Not everyone can get down to Arkansas to mine their own quartz, so what about ethical sourcing online? There are a handful of stores that promote ethically sourced crystals, including Kacha Stones and Energy Muse, but they don’t list their crystal sources. Their websites simply assure the consumer that they hold high standards for how and where they source their crystals.
Since most crystals are generally collected by buyers at trade shows rather indiscriminately for the best price, this is a big step in the right direction.

The issue is that, although many purveyors of healing crystals promote ‘sustainable and ethical sourcing’, they provide the consumer with little evidence to back it up. They do not usually list the mine (not to mention the country) of origin in the product description, because they may simply not know.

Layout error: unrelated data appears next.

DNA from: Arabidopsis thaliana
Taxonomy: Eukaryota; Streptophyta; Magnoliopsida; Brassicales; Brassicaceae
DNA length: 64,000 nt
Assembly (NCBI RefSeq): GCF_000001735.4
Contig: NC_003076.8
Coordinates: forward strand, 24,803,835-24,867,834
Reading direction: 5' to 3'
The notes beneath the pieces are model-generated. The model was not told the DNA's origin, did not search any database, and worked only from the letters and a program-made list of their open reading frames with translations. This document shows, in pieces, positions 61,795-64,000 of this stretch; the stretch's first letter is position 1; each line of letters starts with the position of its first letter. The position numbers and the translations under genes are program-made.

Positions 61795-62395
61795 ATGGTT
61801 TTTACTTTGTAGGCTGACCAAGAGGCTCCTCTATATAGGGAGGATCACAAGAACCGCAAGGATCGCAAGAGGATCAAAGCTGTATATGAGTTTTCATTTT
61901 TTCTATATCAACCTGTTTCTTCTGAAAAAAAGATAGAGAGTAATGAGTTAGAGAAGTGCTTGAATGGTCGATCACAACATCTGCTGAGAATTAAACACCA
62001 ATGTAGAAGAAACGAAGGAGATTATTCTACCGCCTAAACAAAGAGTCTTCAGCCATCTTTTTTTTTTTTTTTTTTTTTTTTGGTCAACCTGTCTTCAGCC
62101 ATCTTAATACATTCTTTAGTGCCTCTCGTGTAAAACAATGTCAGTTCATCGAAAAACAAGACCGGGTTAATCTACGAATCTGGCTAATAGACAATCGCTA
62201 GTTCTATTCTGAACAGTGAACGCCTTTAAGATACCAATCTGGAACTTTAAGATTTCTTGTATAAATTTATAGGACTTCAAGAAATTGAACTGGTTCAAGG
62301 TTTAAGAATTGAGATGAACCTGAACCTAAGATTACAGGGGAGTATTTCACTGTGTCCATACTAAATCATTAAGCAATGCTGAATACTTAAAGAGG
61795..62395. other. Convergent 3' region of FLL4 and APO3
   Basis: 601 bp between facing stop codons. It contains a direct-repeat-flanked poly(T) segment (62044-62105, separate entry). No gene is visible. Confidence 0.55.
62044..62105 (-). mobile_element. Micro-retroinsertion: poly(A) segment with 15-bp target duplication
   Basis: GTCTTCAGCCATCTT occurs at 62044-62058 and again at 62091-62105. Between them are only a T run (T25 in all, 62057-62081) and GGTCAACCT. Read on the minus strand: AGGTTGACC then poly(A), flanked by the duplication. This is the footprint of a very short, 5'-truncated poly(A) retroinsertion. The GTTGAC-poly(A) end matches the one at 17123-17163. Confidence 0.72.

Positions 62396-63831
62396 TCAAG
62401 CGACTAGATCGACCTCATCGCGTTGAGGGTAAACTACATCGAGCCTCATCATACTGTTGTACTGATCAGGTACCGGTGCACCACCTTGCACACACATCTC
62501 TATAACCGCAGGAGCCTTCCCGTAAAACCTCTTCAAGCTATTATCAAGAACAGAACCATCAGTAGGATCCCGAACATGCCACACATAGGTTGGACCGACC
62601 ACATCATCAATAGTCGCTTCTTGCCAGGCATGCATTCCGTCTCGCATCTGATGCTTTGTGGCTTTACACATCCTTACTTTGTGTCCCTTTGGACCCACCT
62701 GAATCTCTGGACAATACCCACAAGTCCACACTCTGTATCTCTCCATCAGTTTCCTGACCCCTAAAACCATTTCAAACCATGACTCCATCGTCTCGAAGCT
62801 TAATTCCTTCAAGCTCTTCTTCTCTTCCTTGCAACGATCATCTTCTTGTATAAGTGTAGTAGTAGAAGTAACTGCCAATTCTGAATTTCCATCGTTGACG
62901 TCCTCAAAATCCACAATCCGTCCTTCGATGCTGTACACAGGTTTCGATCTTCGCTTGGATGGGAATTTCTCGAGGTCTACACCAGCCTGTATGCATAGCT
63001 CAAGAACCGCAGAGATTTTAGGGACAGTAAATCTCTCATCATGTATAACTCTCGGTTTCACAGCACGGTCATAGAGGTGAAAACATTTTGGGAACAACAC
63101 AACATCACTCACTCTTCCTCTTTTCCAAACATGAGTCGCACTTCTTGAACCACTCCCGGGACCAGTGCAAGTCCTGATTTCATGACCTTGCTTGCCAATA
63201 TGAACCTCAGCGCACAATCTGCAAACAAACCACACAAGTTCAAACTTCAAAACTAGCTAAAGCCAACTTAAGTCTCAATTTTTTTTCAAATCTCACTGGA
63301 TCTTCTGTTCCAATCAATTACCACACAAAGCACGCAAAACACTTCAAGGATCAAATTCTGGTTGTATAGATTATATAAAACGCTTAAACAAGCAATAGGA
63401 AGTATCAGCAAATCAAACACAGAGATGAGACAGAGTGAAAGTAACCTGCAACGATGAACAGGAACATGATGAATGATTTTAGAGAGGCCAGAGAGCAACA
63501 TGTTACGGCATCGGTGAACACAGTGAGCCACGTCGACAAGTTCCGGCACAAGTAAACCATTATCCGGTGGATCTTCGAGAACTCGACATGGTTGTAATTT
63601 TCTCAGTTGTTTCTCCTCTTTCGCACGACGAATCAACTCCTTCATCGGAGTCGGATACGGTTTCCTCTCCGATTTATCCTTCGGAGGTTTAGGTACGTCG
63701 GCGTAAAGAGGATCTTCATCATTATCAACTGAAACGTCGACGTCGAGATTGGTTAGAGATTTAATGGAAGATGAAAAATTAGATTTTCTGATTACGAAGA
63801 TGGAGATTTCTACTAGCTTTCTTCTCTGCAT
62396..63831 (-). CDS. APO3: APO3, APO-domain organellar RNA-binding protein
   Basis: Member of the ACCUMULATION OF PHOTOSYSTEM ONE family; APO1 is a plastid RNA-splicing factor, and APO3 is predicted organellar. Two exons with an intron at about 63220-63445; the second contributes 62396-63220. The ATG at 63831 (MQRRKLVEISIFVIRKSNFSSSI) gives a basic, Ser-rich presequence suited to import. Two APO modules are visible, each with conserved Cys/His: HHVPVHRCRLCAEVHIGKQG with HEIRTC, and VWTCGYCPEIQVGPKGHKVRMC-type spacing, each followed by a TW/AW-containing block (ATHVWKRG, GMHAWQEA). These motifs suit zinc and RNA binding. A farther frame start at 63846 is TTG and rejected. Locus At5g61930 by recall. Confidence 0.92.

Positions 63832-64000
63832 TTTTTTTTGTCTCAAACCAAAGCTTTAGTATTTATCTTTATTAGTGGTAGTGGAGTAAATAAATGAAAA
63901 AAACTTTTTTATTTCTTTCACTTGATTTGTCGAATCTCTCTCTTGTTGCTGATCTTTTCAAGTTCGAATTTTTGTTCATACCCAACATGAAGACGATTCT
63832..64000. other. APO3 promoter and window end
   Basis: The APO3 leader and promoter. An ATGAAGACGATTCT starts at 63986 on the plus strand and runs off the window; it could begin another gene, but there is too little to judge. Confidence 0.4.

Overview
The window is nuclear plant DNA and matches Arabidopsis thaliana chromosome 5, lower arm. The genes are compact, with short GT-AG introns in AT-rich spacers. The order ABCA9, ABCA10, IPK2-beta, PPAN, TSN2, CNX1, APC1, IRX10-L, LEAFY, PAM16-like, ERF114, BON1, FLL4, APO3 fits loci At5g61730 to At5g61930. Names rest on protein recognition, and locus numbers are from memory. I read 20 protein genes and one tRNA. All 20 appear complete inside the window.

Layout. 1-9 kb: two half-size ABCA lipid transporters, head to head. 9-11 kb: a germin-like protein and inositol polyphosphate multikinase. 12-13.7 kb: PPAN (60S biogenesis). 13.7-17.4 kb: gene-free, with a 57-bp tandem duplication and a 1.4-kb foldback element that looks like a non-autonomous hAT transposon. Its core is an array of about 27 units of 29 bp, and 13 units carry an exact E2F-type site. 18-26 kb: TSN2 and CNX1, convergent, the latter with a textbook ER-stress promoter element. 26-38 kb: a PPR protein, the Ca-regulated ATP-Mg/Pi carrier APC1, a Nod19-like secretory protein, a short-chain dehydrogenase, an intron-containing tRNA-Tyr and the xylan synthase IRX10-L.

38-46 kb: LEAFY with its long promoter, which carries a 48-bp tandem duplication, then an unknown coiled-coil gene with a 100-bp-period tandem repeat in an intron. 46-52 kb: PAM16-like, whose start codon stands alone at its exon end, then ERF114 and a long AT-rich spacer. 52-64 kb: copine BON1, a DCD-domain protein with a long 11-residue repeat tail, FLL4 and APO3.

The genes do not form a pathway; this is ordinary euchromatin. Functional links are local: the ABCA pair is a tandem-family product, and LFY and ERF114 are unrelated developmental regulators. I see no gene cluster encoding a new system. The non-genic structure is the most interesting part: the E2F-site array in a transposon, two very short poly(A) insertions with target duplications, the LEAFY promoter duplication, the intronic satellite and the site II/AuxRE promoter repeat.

Crystals pass through many hands before they make their way to yours–mines, cutters, tumblers, various buyers and sellers. Without any sort of global regulation, tracing a crystal back to its source is almost impossible for small shop owners and consumers alike.
The good news is that the desire for ethically-sourced crystals is growing.
In a metaphysical way, it makes sense. Is a healing crystal really filled with good, healing energy if it was mined in a harmful manner? Would you feel as good about using those healing crystals that were mined through pollutive and abusive practices by children? Probably not.


While small shop owners may not have the funds and influence to be able to trace the origin of their healing crystals back to ensure ethical sourcing, larger, more influential companies can.
Lifestyle guru, Gwyneth Paltrow, sells an $85 medicine bag of healing crystals on her popular website, Goop. While none of the crystals have any sourcing information, the site claims that the bag of 8 small crystals “has been energetically cleansed with sage, tuned with sound waves, activated with mantras, and blessed with Reiki.”
Sorry Goop, but no matter how much you bless your overpriced stones, it doesn’t change the environmental and humanitarian damage that lies in their past. It’s bad vibes, and we don’t have to stand for it.